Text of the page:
× Digital News Videos Kenya @ 50 Health & Science Lifestyle Opinion Education Columnists Ureport Arts & Culture Moi Cabinets Fact Check The Standard Insider Podcasts E-Paper Lifestyle & Entertainment Nairobian Entertainment Eve Woman Travelog TV Stations KTN Home KTN News BTV KTN Farmers TV Radio Stations Radio Maisha Spice FM Vybez Radio Enterprise VAS E-Learning Digger Classified Games Crosswords Sudoku The Standard Group Corporate Contact Us Rate Card Vacancies DCX O.M Portal Corporate Email RMS
Login ×

Milking cash from booze bottles

By Pkemoi Ng'enoh | September 27th 2019 at 10:19:30 GMT +0300

Omondi holds a set of glasses upcycled from waste bottles (PHOTO; Pkemoi Ngénoh)

Once booze lovers gulp their drinks to the last drop, everyone staggers home without caring much about the empty glass or plastic bottles they leave behind, and how they will be disposed of. Certainly, the bottles will end up in the trash and the next stop will be at the dumpsite. If they are not biodegradable or recyclable, they pile up and literally fill the earth.

This is where Wycliffe Omondi comes in. Omondi has made it his business to rummage through garbage bins in search for used whisky bottles. He does this with two things in mind; one, to save the environment, and two, to make good money from upcycling the bottles.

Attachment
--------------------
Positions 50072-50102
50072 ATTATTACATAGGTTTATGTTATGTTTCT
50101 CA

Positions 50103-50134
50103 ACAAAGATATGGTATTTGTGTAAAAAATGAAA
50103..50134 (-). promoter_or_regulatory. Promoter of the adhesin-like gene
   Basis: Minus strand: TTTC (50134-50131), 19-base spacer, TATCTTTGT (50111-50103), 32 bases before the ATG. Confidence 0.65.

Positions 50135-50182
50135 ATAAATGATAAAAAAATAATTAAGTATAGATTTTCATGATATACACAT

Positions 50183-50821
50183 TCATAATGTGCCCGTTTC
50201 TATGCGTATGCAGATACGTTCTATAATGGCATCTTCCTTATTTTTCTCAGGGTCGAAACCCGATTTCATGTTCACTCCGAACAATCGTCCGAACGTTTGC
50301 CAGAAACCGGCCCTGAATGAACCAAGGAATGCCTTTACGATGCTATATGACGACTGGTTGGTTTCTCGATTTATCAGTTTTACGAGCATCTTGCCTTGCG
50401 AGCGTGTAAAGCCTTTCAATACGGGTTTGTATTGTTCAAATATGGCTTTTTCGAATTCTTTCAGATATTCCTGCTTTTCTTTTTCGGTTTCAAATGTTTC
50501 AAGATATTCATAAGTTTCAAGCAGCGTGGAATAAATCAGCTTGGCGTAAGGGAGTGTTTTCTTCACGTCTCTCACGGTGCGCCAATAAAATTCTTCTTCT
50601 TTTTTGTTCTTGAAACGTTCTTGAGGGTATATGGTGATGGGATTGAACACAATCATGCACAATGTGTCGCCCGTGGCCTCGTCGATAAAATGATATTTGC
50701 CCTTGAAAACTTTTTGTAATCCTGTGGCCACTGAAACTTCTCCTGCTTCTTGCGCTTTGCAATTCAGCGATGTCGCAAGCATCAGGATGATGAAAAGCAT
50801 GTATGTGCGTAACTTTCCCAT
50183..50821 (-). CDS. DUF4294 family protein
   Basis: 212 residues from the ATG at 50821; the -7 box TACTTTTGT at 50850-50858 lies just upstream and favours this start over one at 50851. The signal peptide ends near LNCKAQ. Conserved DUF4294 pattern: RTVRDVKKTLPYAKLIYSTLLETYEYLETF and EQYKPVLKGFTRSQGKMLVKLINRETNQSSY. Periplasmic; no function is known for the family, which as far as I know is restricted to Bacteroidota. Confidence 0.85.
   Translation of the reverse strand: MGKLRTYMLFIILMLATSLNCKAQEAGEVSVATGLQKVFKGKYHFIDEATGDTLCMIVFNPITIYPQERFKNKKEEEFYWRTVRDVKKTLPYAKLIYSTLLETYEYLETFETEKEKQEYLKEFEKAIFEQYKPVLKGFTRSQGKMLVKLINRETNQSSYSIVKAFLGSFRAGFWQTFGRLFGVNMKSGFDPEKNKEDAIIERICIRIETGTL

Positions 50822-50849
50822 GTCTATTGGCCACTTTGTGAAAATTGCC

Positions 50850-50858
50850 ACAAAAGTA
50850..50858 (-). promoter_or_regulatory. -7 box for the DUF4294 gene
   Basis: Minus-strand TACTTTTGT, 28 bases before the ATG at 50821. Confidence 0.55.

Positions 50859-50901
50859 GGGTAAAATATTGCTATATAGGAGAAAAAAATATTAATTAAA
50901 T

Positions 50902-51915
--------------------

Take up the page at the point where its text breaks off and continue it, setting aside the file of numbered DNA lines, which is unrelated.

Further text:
His genius idea was born when he landed in the city from Siaya County in 2017. He had travelled from the bundus with high expectations of flourishing in the ‘green city in the sun.’ However, his expectations were dashed when what he came across was a sharp contrast of a green city.

“When I came to Nairobi, I expected streets, drains and rivers to be cleaner than they are, but to my surprise I realized that almost everywhere was choked with garbage,” he says.

This immediately informed his decision to rid the environs of glass and plastic, specifically bottles. Omondi is now collecting empty whisky bottles to make beautiful art products. These include flower vases and interior décor artefacts.

Read More

“The first step is to rummage bins in the city looking for the bottles, which I then clean. After this I knit balls of various colors using yarn,” he explained to CityBiz.

The next task is to carve out plastic bottles to make different shapes which he uses to decorate the whisky bottles before binding them with glue. The glass bottle acts as the main vase while the different designs from plastic bottles as branches. Omondi then tactfully rolls the remaining yarn into pompom flowers. The creative artisan says he makes between 20 and 30 flowers vases every week. He hawks them at Kamukunji and Gikomba markets at Sh200 per vase.

Omondi says that although it has taken a long time, customers have embraced his creations, especially those who are keen on creativity and conserving the environment.

“Even though I make money out of my venture, my main aim is to see that glass and plastic bottles choking our environment and rivers are put to good use. That way I will be able to save nature and inspire other people to come up with their own ways of utilizing waste,” he says.

Adding “in the near future, I want to partner with event organizers to furnish their event venues using my décor items. I am especially keen on corporate events, birthdays and wedding ceremonies.”

Share this story

More stories

Take a Break